10 Lessons CEO and @FoodNetwork Host Charles Stiles Taught Me by @ClinkAndChat

Ever met a man who for a living thinks, breathes and travels constantly to help businesses focus on one thing: the customer experience?  One who attends and speaks at food performance conferences non-stop and also balances a day job of traveling across the United States to film a television show about helping businesses weed out unsavory characters who are ruining their bottom line?

I have, and his name is Charles Stiles.

10 Lessons CEO & @FoodNetwork Host @ImCharlesStiles Taught Me
Photo courtesy of Food Network

Charles Stiles, the Founder & CEO of Mystery Shopper Services (a division of Business Evaluation Services) which is a full-service market, guest satisfaction and compliance audit company that specializes in mystery shopping and guest satisfaction measurement services for nearly every industry. Charles comes from a background in retail; owning several retail gourmet food and gift stores in national malls for over 8 years. He quickly realized the only way to differentiate his stores and stand out from the competition was to develop a consistent service culture and create a process for measuring the success of the training that was implemented. Through this process in 1996, Business Evaluation Services was founded. Today, BES is an International Mystery Shopper Company with over two decades of experience, serving a variety of industries.  Because of this specific and specialized business, Charles was approached by Food Network, looking to create a show about restaurants and what goes on behind the scenes between staff, owners and customers.  Mystery Diners was born…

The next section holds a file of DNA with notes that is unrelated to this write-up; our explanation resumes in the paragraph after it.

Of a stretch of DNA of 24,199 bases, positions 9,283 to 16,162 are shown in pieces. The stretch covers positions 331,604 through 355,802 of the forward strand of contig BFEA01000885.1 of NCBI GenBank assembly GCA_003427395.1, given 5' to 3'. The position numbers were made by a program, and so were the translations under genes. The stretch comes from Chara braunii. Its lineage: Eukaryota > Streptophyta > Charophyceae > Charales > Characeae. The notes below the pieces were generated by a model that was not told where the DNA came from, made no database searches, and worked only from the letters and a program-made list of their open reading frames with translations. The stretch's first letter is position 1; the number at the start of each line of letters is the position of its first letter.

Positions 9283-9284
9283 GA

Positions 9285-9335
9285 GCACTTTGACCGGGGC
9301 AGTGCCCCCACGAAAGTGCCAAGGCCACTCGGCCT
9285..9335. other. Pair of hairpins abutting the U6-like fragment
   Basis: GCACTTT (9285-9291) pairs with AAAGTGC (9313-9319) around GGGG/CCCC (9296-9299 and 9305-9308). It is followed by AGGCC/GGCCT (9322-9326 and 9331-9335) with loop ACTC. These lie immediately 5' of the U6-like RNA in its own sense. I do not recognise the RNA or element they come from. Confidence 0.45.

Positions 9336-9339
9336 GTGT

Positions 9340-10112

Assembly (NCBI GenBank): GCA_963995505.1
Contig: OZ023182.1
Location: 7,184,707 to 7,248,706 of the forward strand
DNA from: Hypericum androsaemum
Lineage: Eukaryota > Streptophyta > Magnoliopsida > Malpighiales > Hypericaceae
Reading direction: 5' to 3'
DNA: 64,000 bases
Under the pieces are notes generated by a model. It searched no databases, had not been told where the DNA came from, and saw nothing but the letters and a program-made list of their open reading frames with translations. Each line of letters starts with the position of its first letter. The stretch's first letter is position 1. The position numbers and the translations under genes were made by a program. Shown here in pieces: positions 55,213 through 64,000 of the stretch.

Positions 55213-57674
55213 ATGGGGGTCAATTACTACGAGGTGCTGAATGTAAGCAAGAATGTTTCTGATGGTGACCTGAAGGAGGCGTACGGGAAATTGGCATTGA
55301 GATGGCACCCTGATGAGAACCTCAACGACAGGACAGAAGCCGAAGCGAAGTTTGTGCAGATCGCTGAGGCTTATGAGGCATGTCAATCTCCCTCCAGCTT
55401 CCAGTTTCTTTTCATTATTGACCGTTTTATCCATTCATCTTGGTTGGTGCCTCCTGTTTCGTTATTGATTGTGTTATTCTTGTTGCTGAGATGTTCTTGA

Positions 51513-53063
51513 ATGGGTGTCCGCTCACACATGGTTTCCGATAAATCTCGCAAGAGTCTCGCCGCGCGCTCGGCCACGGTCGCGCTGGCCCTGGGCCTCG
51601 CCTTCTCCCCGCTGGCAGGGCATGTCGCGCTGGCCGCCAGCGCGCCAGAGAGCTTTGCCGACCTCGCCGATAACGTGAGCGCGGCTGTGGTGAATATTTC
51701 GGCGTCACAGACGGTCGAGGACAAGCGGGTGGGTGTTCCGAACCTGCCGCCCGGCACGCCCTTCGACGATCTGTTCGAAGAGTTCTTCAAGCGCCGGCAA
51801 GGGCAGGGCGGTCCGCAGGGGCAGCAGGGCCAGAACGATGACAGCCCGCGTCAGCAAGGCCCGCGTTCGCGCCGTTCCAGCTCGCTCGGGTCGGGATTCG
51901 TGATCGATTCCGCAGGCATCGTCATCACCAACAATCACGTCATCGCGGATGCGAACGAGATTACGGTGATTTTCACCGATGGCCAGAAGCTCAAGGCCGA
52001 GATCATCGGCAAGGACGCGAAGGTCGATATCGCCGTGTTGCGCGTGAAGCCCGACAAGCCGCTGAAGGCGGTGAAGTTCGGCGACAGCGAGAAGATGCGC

I met Charles when I was invited onto Mystery Diners as the assistant of Mr. Nico Santucci — who you may remember from his many appearances on television, radio, magazine covers as well as a subject of my own writing here for She Owns It!  We spent 2 full days locked in a tiny room for 12 hours at a stretch, filming, talking and laughing while he shared details about his “off camera” life.

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Charles, Nico, Mella

The stories Charles divulged were fascinating and I was hungry to learn more about what he had gleaned from decades in business. Today, we get together to share a few ideas, so simple to Charles, but so informative to our ears, eyes and brains!  Here are his top 10 pieces of advice: